– Martin Luther King Jr.

The Right Clothes

    The television series  Downton Abbey has transported many of us into the fascinating world of Britain’s landed gentry.   We are now  anticipating the soon-coming release of the  Downton Abbey movie.  While the characters are fictional,  the British setting has provided lessons in history and culture before, during, and after World War I.  The Crawley family has become like our family as we’ve followed their joys and sorrows. 
     The costuming has presented  a beautiful array of the era’s fashions.  We’ve indulged in seeing tweed riding outfits for a fox hunt, a fur trimmed blue velvet coat, stunning jewelry, feathered hats, men’s dinner jackets, beaded wedding gowns, and  jeweled headbands. Clothing was wrapped in strict protocols and not to be violated. For example, when a male character showed up for dinner in a white, rather than black formal bow tie, guests reactions amounted to a small scandal.     
     The elaborate Edwardian era fashions demanded  staff who helped  dress and undress  the gentry. It’s said that women in an opulent world like Downton wore as many as seven different outfits a day.  It’s astounding to think  about the time and  help it took to rotate the appropriate outfits whether going on a fox hunt, high tea, church , or a festive ball.  Fashion held a prominent place in  society and governed behavior in many ways.
     Our clothing as Christians is important too but it’s clothing of a spiritual nature.  Colossians 3:12-14 describes the kind of clothing we are to don  each morning.  “Therefore, as God’s  chosen people, holy and dearly loved, clothe yourselves with compassion, kindness, humility, gentleness and patience. …and of  all these virtues, put on love which binds them all together in perfect unity."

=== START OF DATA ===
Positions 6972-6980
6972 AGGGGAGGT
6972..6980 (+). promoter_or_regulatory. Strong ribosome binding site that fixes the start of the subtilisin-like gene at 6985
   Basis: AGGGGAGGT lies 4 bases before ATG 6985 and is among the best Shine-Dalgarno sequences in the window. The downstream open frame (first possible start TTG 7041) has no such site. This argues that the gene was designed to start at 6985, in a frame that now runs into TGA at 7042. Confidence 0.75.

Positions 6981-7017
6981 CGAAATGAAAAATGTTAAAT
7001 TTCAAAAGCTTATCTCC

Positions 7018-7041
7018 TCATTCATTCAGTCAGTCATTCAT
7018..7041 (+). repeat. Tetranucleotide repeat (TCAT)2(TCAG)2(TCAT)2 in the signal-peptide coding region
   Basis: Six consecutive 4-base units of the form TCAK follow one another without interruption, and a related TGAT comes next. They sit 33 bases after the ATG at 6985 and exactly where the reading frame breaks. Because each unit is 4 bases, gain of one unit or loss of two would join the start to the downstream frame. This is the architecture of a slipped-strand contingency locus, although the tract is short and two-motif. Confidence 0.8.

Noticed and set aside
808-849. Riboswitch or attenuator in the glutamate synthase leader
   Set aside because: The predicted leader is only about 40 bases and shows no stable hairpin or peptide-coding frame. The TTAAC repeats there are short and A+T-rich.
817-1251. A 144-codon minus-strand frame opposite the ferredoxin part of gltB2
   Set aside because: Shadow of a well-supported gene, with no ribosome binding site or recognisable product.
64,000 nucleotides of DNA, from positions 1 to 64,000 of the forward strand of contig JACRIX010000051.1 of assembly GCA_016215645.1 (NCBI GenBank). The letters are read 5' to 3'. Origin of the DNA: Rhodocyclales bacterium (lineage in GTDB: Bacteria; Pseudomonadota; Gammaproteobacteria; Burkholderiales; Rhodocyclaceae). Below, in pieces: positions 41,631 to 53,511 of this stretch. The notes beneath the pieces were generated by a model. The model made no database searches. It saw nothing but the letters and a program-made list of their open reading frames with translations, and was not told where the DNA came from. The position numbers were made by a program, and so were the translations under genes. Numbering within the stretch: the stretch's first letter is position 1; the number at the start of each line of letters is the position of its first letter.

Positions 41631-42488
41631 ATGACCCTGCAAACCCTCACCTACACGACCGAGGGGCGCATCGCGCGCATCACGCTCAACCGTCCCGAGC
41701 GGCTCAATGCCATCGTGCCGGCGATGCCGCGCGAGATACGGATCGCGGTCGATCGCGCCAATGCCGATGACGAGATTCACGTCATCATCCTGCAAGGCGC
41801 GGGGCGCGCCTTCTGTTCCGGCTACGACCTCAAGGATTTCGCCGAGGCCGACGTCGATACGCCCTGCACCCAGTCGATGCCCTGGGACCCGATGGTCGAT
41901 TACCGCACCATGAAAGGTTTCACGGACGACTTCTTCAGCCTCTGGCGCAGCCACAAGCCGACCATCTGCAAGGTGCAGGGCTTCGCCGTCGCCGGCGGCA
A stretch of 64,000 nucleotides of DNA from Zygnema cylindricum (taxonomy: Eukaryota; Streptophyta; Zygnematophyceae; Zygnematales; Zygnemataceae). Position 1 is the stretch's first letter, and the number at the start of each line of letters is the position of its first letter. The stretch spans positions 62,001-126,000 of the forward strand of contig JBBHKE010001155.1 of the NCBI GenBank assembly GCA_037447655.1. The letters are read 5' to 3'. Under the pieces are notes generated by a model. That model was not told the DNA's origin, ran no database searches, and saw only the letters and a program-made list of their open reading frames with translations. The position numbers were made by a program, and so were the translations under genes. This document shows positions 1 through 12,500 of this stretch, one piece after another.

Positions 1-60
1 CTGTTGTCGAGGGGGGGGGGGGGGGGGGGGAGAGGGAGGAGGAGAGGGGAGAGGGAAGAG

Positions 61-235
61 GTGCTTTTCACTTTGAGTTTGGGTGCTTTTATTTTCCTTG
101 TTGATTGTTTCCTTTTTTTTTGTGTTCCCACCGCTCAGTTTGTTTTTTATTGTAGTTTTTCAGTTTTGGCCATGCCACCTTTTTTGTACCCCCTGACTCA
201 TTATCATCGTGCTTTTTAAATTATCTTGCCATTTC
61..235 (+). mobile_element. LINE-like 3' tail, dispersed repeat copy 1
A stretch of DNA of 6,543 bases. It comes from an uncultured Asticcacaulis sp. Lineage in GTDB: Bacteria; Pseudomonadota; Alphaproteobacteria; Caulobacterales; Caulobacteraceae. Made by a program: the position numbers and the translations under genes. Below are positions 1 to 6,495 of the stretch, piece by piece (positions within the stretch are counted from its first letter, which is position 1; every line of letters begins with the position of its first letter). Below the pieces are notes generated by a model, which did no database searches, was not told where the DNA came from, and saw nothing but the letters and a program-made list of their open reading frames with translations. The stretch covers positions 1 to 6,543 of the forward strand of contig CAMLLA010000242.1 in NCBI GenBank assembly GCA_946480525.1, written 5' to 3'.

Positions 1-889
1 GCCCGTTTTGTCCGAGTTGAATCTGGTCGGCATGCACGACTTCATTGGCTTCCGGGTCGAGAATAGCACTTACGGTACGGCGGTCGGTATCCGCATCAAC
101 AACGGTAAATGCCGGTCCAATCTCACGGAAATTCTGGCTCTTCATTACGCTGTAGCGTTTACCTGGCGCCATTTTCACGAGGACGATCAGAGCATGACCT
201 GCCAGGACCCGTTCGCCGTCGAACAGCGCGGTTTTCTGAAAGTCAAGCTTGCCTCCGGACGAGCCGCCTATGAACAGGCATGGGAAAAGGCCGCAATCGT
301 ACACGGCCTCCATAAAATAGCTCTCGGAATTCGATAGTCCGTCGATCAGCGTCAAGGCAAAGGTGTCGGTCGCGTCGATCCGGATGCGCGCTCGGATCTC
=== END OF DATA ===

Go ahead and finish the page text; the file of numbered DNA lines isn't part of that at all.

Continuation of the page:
The clothing of character, compassion, and kindness is clothing that carries far deeper meaning than outward fashions. It’s the clothing that portrays the loving  character of our Lord and our part in allowing His love to shine on others around us.

Look into the Broken Pieces

    My husband and I are vacationing for a few days at one of our favorite South Carolina beaches.  We enjoy walking, feeling the gentle breeze,  and deeply breathing in the fresh, salty air. 
      This section of beach is not a great one for finding beautiful shells though. By the time they reach the shoreline, they are battered and broken into small pieces. Then every once in a while, a whole shell, often a small one, shows up in the middle of the broken  pieces. Walking along this morning, we found many sections of broken shells.
     My husband commented, “Look into the broken pieces.  We may find something of value.“ And there, in the middle of shattered shells, he picked up a small, yet whole shell.
     It wasn’t an impressive shell, yet finding it among an entirely broken array of shells, it seemed to stand out saying, “Look. I made it.”
     And therein is a lesson. Sometimes our lives are battered and broken by waves that are too big to handle.  We wonder, “Will we make it? How will I get through this?”  It’s at those times that even the smallest rays of light or smallest word of encouragement or help, make a huge difference. The good word of a friend. A bible verse. A tiny “I love you” gift.  A telephone call or email.  A small answer to prayer that helps us hold on as we wait in hope for bigger answers.
     Here’s a verse today that will help you hold on: “For we have become partakers of Christ, if we hold fast the beginning of our assurance firm until the end.” Hebrews 3:14
     Now...look for the small, whole shells of encouragement amidst any broken pieces of your life. Hold on! You will make it!

TRANSFORMATION-Singing While Shackled

If we want to glean encouragement from a transformative moment, Acts 16: 23-37 is the place to go. Paul and Silas are highlighted as exam...